It is a Latin term meaning “land belonging to no one”. The British while colonising Australia passed various land-related regulations claiming the country as terra nullius. Thus the British Crown justified its occupation in Australia without any formal payment or treaty, arguably denying the rights of the aborigines settled there(Jagot, 2017). The British colonial masters denied the land rights of the different tribal settlements there despite the tribes continued to inhabit and till the land. They grew up there, built homes, and organised politically and socially but were systematically denied any sort of recognition. So the indigenous people in Australia have been through ugly circumstances making them suspicious of the government initiatives to improve their conditions and so forth.
The menace of British colonisation brought with it the bane of apartheid in Australia. In 1901, Australia introduced the White Australia policy to drive out non-Europeans from the country. The policy had severe implications on the aboriginal communities leading to widespread discrimination against them. It was known as ‘Silent Apartheid’ making their lives deplorable and forced them to suffer undergoing discrimination in every walk of life(library.bsl.org.au, 2018).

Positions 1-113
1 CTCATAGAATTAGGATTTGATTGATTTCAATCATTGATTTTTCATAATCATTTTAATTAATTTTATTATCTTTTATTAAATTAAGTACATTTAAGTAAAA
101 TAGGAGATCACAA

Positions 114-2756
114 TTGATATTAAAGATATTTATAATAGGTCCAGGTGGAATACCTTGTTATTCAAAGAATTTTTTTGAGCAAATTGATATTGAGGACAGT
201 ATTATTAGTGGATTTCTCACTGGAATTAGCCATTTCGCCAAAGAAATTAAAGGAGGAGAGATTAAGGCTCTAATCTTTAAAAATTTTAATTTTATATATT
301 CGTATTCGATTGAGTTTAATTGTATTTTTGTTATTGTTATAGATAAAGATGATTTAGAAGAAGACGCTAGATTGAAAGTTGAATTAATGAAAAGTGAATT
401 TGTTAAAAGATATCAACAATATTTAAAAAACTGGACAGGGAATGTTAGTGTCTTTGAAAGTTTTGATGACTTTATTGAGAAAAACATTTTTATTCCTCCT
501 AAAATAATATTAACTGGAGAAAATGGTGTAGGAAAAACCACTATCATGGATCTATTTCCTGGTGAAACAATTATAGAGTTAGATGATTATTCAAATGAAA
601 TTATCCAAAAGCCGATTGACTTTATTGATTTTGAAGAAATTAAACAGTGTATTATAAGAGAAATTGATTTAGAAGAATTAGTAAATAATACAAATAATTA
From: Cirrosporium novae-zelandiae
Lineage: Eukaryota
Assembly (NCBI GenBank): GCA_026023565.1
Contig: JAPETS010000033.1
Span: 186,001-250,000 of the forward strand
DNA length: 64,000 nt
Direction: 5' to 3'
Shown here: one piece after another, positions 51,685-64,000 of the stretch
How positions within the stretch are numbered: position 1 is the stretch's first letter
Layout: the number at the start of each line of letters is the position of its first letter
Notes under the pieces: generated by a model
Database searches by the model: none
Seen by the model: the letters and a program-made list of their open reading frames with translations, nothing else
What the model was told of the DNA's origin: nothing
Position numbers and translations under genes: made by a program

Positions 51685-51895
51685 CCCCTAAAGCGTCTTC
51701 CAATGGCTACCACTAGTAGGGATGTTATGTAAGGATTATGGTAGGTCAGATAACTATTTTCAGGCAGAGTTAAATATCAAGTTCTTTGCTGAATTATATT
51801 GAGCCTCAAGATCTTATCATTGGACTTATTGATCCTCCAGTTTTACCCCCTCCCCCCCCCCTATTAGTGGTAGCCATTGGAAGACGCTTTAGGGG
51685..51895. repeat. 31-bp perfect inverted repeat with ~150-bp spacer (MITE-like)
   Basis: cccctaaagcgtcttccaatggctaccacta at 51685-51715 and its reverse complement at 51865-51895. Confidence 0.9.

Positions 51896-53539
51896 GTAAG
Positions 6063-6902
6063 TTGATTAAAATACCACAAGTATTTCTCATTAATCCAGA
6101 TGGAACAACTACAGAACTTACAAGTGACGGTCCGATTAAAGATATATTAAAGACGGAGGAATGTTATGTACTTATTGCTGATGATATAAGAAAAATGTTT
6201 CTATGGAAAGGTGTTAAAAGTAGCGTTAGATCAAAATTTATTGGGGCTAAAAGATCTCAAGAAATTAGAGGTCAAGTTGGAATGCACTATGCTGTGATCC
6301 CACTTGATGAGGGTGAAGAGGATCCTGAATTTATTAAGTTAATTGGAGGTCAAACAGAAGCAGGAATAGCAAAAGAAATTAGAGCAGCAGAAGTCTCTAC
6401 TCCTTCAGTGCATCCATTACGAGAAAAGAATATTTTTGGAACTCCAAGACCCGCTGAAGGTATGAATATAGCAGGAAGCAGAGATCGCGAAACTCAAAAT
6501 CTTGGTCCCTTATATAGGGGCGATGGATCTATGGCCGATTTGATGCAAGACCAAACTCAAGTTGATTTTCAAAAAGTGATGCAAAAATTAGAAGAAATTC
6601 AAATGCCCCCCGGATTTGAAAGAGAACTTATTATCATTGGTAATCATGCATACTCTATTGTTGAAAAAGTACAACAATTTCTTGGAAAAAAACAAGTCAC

The aspect of Silent Apartheid can be linked with the phenomenon of collective guilt that has had deep implications in society for a substantial time. Modern society as a whole is quite aghast for bringing trouble to the vulnerable aborigines in their native land(Miguel, 2019).To address the collective guilt, it is the responsibility of the Australian authorities to improve the condition of the indigenous community and a wide change can be plausible by educating them.
On the International Year of the World’s Indigenous People on December 10, 1992, the erstwhile Australian Prime Minister, Paul J Keating accepted the discrimination that the aborigines have been subjectedto in the country. He madea historicaland relevant speech stating how the British colonial masters ill-treatedtheindigenouspeople,robthem of their rights, and denouncing them to petty settlers. Through his speech, he accepted the significant contributions of the community to Australian society and cosmopolitan culture(Aso.gov.au, 2021). Thus in contemporary times, substantial changes in apperception and attitude of the mainstream Australian politicians and authorities were evidenced accepting the significant presence of the aborigines.
Again, on February 13, 2008, the then Australian Prime Minister, Kevin Rudd formally apologised to the indigenous community of the country for the sorts of atrocities inflicted on them. It was a sort of redemption for the kinds of regressive government policies like Stolen Generations that the aborigines have to experience in the 20th century alongside the apartheid issues. The event wasmarked with the presentation of the ‘Bringing Them Home’ report,a noble initiative to unite the separated families(Nma.gov.au, 2021). This sort of event shows that the authorities are tyring earnestly to win the confidence of the community and striving to make them an integral part of mainstream society.